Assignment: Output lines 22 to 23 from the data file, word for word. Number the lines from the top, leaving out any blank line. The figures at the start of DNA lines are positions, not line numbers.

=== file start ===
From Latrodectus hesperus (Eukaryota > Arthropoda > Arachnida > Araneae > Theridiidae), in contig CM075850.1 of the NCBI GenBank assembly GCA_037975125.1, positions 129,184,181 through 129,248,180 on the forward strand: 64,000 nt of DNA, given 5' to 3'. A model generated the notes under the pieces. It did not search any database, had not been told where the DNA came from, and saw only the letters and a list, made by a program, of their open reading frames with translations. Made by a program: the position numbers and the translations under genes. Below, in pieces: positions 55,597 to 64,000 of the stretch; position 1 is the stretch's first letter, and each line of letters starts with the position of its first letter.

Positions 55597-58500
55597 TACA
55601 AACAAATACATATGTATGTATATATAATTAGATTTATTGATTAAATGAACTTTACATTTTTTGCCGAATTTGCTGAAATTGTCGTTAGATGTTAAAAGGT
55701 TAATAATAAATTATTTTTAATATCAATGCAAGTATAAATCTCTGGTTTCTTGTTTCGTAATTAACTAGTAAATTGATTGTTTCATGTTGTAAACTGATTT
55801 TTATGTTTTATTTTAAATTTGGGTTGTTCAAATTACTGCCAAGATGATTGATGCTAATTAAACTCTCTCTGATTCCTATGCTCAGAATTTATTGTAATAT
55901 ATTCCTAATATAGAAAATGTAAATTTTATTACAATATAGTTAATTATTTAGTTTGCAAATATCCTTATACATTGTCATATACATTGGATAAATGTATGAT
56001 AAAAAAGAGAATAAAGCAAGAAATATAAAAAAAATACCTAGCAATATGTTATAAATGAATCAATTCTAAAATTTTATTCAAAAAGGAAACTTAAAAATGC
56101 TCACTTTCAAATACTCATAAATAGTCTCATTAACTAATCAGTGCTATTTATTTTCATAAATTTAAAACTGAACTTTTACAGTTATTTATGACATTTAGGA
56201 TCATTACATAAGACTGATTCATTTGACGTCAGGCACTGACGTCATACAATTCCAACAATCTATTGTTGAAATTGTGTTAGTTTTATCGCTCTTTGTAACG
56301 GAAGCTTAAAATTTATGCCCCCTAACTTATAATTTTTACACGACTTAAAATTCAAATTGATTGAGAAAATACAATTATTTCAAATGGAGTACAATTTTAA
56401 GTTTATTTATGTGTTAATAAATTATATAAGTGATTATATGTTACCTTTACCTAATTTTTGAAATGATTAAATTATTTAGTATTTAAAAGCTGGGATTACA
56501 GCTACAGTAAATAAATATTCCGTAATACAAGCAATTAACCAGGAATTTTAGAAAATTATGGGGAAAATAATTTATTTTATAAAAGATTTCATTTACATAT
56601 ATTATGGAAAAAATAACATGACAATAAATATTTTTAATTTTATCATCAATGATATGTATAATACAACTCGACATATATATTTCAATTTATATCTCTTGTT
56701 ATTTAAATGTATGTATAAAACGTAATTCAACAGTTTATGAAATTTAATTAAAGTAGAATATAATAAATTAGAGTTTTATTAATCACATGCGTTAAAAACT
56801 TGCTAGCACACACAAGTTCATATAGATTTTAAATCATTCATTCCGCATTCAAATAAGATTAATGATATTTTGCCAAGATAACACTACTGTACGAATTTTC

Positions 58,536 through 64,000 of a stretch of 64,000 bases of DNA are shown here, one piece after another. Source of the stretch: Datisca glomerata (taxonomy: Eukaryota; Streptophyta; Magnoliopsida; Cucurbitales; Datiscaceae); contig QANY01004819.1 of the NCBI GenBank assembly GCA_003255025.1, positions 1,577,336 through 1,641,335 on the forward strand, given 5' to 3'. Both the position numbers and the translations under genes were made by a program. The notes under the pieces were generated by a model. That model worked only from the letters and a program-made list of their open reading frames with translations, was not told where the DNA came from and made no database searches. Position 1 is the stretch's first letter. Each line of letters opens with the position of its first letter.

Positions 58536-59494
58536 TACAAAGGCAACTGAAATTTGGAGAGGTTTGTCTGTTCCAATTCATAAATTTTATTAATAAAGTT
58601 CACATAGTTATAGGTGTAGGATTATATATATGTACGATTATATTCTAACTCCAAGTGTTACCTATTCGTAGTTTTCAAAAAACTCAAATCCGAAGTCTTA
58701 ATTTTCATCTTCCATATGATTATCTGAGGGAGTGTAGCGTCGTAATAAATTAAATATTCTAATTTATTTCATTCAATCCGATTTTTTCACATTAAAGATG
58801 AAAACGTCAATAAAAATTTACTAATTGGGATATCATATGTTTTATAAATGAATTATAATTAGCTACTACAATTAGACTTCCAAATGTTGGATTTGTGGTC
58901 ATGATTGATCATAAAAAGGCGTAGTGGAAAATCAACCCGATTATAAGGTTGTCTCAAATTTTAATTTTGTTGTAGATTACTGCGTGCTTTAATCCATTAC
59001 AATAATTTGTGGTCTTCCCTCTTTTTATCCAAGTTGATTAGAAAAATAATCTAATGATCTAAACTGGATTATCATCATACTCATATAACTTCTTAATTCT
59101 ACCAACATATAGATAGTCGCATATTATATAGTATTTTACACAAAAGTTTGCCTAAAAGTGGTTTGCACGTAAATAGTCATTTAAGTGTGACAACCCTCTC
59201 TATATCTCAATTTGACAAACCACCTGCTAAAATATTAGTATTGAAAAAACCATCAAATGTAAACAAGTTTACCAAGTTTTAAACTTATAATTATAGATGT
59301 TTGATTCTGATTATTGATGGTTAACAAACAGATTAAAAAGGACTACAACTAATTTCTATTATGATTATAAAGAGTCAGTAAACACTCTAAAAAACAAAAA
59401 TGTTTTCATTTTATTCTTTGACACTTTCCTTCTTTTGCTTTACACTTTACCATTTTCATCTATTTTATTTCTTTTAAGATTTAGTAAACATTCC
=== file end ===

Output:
58801 AAAACGTCAATAAAAATTTACTAATTGGGATATCATATGTTTTATAAATGAATTATAATTAGCTACTACAATTAGACTTCCAAATGTTGGATTTGTGGTC
58901 ATGATTGATCATAAAAAGGCGTAGTGGAAAATCAACCCGATTATAAGGTTGTCTCAAATTTTAATTTTGTTGTAGATTACTGCGTGCTTTAATCCATTAC